I heard from a woman who was freaking out because of the puddle she left after sex. (“Sometimes, not every time, when she puts her fingers in me and hits a certain area, it feels good but it makes me urinate...I am too embarrassed to ask my OB/GYN about it; do you know what it is and what I can do to stop it?”) I didn’t think it was possible that there was a woman left on the planet who hadn’t heard of G-spot stimulation and female ejaculation.
That’s not a comment on the woman who wrote to me - she was sincere in her desire for reassurance and brave to write me. After all, public discussion of G-spot stimulation and female ejaculation is relatively recent. One can only wonder how many women have worried in silence that they were peeing in bed.
Still, a lot of women I hear from are thrilled by their ability to leave their mark. “I like to ejaculate,” wrote one woman. “I mean, I can really flood the bed.”
For many of us, it’s really hot to feel a woman come all over your hand, or to find her spray dripping down your chest. “My lover is a kick-ass ejaculator,” wrote another woman. “Not all the time, but on demand. If I ask her to squirt for me, it usually happens. It’s quick and quiet, and quite arousing. Just at the point of orgasm, she gets very wet, but not normal wet...more like water, and my hand gets kinda prune-ish, like when I’ve been in the bath too long, and then it’s a sudden O, after which there’s a big ol’ wet spot on the sheets. Love it.”
Here’s the 411 on female ejaculation:
Female ejaculate is produced in the paraurethral glands. Ejaculate isn’t urine, though it may contain small traces of it. The clear fluid may also contain vaginal lubrication, cervical mucus, and fluid from the uterus, and it has a similar chemical composition to male ejaculate (minus the sperm).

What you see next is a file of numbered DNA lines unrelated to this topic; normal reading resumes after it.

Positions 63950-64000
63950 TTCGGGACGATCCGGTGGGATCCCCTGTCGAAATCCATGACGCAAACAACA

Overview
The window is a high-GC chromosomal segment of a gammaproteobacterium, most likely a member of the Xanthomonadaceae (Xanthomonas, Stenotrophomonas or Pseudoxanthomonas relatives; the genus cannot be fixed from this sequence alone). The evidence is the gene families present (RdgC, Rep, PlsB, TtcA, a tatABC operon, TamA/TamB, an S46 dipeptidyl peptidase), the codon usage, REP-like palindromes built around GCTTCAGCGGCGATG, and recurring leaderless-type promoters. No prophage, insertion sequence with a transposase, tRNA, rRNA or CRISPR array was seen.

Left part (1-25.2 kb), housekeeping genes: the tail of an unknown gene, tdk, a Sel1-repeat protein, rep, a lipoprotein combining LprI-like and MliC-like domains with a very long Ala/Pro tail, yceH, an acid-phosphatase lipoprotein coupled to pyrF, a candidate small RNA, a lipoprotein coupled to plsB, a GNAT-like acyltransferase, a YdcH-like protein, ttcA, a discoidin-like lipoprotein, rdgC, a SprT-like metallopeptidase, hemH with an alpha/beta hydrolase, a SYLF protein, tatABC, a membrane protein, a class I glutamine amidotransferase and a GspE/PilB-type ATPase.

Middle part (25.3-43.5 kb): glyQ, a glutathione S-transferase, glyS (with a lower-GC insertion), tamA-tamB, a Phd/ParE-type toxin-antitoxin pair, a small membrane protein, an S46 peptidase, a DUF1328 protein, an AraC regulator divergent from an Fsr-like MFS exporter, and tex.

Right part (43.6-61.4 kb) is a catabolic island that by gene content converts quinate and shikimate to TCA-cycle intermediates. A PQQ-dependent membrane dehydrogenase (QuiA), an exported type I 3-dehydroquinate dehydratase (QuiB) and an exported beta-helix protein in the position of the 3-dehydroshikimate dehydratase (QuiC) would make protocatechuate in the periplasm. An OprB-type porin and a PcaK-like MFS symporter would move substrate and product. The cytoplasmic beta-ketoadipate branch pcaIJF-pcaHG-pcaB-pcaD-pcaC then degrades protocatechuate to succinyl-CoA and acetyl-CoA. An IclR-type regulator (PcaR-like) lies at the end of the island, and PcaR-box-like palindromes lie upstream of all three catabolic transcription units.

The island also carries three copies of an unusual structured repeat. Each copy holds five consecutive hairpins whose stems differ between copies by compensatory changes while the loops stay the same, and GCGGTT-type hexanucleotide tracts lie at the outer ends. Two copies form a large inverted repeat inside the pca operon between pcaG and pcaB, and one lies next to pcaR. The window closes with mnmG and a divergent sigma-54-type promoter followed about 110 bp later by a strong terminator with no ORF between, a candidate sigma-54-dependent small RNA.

How much fluid is ejaculated varies from woman to woman. Some women spurt streams of ejaculate into the air. Others leave a pie-sized puddle on the sheets. The amount of lubrication we produce is quite individual and is affected by menstrual cycle, age, health conditions, and even medications like antihistamines. You can reassure yourself that you really are ejaculating by urinating just before sex.
Some women experience a gush of wetness right before orgasm. For others, ejaculation and orgasm are separate phenomena. Ejaculation may bring with it a pleasurable feeling of release with that nice big spray - but not the same level of intensity as other orgasms. This may or may not feel satisfying.
Much has been written lately about “G-spot orgasms” - orgasms resulting from G-spot stimulation and accompanied by ejaculation. Some women ejaculate with G-spot stimulation. Some ejaculate without any penetration at all. Others simply don’t ejaculate.
How can you learn to ejaculate? You can explore your urethral sponge or G-spot with a firm, curved dildo or your fingers (particularly if you have long arms or a short torso or are particularly flexible). Make sure you’re well aroused. Insert your fingers or dildo, aiming for the front (anterior) wall of the vagina. Stroke this area with a “come hither” motion. If you use your fingers, you’ll feel the difference in texture between this area, which is rough, and the rest of the vaginal walls, which are smooth. Some women like to stimulate the opening of the vagina just below the urethra. You can also press down on your pelvis with your free hand, applying pressure just above the pubic bone. Stimulate your G-spot until you feel intensely turned on and like you’re about to pee. As you approach orgasm, push out.
Once you’ve tried it, you might feel like the woman who wrote, “Trust me, it’s damn hot! And, when I first helped my girlfriend to do it, I felt like I won the Olympic gold medal in Girl Sex!”
Felice Newman is a founding publisher of Cleis Press and the author of “The Whole Lesbian Sex Book: A Passionate Guide for All of Us.” Visit her at www.cleispress.com. Her book is also available in Calgary at A Little More Interesting.